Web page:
18 Again


I’m back from a swing through Connecticut, which took me to Yale on Thursday, and back to my alma mater, Wesleyan University, on Friday.

The reading at Yale University’s Sterling library was a good and interesting event for me. Instead of my standard readings (usually stuff from SNoT or ILTY), I read a new and experimental story entitled “Six Graves for Seven Writers,” which is set at the graves of six writers whom I have visited, including Melville, Dickens, Poe, Thurber, and Radclyffe Hall. The piece went over fairly well, although I learned that it’s not exactly an easy sell to a crowd– unlike, say, the thing i did in Seattle for the Richard Hugo house last month. It’s a tremendous gift to be able to “road test” new work–the Marx brothers used to do this, back in the days of vaudeville– and I heard all sorts of new things in the Yale piece that will help me as I go about revision, and possibily performing it again.

On Friday I got up and drove up to Wesleyan, where I was to see some old, dear friends, and also to serve as a guest at a dinner honoring the writer Edward P. Jones, whose “The Known World” won the Pultizer a few years back. There were lots of other writers and friends of the college there, and it was an honor to be part of the occasion.

But the thing I wanted to write about was the experience of being back on campus– I graduated 1980, and did indeed love it at Wes. It was there that I was first encouraged by both faculty and other students to try to be creative, to consider maybe being a writer in this life. I still think of Wesleyan as a magical, odd, haunted, quirky place, full of eccentrics and geniuses and characters. I don’t know of any other college like it in the world; I know that getting to go there, when I went there, was one of the great gifts, and turning points of my life.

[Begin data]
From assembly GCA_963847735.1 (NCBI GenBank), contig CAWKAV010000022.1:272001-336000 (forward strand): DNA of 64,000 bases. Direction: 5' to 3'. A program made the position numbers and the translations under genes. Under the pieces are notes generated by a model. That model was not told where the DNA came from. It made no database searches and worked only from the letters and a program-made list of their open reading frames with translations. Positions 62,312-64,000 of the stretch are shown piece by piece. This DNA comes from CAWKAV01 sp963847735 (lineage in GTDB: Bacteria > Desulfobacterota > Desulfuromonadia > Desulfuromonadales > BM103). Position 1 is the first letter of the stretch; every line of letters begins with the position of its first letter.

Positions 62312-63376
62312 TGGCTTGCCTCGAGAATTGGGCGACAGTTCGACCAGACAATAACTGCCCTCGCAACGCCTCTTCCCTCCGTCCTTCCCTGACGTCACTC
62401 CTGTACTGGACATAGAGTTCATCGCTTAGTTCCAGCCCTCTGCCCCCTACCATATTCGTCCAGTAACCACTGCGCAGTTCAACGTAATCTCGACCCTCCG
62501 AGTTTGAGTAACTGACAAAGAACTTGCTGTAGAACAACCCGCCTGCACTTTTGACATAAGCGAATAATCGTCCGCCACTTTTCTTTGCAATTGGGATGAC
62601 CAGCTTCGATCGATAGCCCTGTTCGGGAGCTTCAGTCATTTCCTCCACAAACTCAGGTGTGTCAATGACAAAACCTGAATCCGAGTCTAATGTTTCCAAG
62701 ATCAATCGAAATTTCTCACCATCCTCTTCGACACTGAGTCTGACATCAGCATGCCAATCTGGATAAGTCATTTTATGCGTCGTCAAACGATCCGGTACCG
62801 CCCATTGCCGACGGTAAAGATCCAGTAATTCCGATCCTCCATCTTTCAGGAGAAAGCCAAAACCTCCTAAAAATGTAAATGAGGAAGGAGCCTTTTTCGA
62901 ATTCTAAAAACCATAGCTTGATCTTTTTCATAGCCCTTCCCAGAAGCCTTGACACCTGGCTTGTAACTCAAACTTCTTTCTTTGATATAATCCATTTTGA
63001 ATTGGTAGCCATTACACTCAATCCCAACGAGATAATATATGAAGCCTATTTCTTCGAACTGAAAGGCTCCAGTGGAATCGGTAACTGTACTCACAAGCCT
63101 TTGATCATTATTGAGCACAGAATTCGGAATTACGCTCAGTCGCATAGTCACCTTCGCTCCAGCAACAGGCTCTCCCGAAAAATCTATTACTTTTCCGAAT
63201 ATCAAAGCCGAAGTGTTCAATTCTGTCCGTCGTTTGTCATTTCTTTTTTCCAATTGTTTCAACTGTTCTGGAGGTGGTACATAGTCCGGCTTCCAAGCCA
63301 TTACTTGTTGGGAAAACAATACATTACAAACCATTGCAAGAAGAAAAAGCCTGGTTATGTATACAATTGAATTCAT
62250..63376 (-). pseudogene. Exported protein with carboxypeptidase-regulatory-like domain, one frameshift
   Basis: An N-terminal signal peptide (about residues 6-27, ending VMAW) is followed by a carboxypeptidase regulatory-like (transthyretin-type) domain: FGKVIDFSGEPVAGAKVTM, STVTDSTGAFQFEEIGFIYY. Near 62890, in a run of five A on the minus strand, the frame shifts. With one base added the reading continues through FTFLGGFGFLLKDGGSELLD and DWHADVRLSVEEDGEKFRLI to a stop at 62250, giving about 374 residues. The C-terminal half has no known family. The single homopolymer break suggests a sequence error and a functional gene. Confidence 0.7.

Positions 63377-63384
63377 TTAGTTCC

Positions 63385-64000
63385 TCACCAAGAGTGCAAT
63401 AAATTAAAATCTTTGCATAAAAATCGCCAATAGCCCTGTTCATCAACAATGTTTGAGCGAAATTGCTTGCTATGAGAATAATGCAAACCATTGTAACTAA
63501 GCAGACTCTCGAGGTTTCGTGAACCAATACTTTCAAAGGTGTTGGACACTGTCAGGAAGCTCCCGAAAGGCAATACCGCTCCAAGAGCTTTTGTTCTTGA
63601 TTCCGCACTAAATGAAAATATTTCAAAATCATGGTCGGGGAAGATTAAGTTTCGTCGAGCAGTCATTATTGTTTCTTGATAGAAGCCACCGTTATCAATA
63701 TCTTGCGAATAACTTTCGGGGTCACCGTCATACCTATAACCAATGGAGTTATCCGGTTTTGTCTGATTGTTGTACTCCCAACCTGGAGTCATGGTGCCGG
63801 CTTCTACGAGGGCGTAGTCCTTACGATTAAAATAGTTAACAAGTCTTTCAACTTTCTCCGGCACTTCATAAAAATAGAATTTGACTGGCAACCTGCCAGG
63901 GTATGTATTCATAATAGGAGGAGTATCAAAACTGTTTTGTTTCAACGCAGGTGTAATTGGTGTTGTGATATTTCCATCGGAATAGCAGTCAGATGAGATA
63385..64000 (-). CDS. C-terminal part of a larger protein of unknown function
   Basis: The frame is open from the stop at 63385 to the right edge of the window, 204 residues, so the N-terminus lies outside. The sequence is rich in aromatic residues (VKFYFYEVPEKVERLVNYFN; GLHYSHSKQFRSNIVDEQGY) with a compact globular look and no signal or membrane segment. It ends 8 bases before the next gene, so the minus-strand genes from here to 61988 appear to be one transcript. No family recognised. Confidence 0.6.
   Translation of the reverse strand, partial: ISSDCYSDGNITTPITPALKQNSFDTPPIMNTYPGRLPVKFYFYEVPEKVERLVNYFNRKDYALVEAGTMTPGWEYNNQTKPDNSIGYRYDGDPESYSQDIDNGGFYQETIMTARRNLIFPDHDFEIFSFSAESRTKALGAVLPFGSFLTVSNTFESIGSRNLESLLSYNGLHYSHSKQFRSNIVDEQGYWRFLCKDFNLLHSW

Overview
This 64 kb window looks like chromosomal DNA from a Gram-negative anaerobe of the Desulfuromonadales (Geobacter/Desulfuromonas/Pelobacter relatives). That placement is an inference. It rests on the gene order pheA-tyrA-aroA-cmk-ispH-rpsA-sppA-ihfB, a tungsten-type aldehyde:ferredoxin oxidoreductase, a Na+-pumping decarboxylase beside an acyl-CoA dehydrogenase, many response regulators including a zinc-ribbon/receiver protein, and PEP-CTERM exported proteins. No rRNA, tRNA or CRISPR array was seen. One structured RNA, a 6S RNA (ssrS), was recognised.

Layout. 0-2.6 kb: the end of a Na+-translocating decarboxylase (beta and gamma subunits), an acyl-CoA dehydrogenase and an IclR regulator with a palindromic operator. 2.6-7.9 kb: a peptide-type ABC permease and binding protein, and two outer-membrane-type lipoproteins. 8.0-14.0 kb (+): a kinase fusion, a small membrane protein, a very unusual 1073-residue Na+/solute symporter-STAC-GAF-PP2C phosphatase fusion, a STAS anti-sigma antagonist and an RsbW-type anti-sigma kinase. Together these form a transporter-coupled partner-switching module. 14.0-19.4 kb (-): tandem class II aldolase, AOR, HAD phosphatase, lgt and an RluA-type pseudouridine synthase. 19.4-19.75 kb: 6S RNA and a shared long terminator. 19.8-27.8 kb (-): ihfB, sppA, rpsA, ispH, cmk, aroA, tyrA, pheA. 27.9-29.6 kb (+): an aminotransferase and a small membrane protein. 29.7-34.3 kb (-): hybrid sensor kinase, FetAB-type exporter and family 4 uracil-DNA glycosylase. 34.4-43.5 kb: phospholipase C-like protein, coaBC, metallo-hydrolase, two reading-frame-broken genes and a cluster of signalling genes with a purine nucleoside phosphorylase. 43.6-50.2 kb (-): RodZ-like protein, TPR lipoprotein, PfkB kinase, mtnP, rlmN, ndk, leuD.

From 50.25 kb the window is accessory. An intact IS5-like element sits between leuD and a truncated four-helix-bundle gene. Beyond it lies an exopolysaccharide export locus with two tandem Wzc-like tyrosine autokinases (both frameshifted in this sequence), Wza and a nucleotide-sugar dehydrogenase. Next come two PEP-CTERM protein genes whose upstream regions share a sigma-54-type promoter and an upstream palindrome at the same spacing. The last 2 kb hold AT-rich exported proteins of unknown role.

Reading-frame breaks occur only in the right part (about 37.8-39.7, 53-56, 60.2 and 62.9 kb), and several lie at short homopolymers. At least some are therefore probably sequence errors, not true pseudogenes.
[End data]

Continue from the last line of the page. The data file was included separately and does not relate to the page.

Given all that, it was also a tremendously hard place to leave. IT’s also true that when I think back of my Wesleyan days, I also think of how haunted I was then, as a young person– trying so hard to “become” my magical creative boy self, but always held back by my secret self, by my knowledge that the thing I really needed to invent was my own self–and I knew that that invention could never be, or so I was convinced back then.

So when I go back to Wesleyan–which I do every four years or so– I often encounter the ghost of my younger self, and that leaves me melancholy, feeling sorry for the weight I carried, feeling sad about all the lost time.

But this time it was different. I don’t know why. But mostly, i felt grateful and happy to be there. IT was a beautiful day– people everywhere, kids on the hill playing frisbee. As I first walked onto campus, i ran smack into a group of a dozen young women–were they dance majors?–all cavorting and chasing each other and doing somersaults and cartwheels. They were like a dance of spring joy, and all I could do was smile and watch them, and be glad. I kept that feeling the whole afternoon. I was glad to have come so far, glad to be back, glad for all the gifts of life. Above all, I did not want to be 20 again. I was glad I made it to 50 and that I have lived this life– and look, here we all still are, dancing the dance of spring.

IN the morning I woke up and went to a diner breakfast with my friend and by noon on Saturday was heading back to maine, and home, and my family.

‘This dream is short, but happy.”

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2 Comments

  1. Amanda
    Posted April 20, 2009 at 9:50 pm | Permalink

    I’m curious. How did you end the “Six Graves for Seven Writers” piece?

  2. Jennifer Finney Boylan
    Posted April 21, 2009 at 10:52 am | Permalink

    new ending: the last dead writer is: me. A very short scene in which my boys and spouse pour my ashes into a stream. Dark humor, strangely touching.

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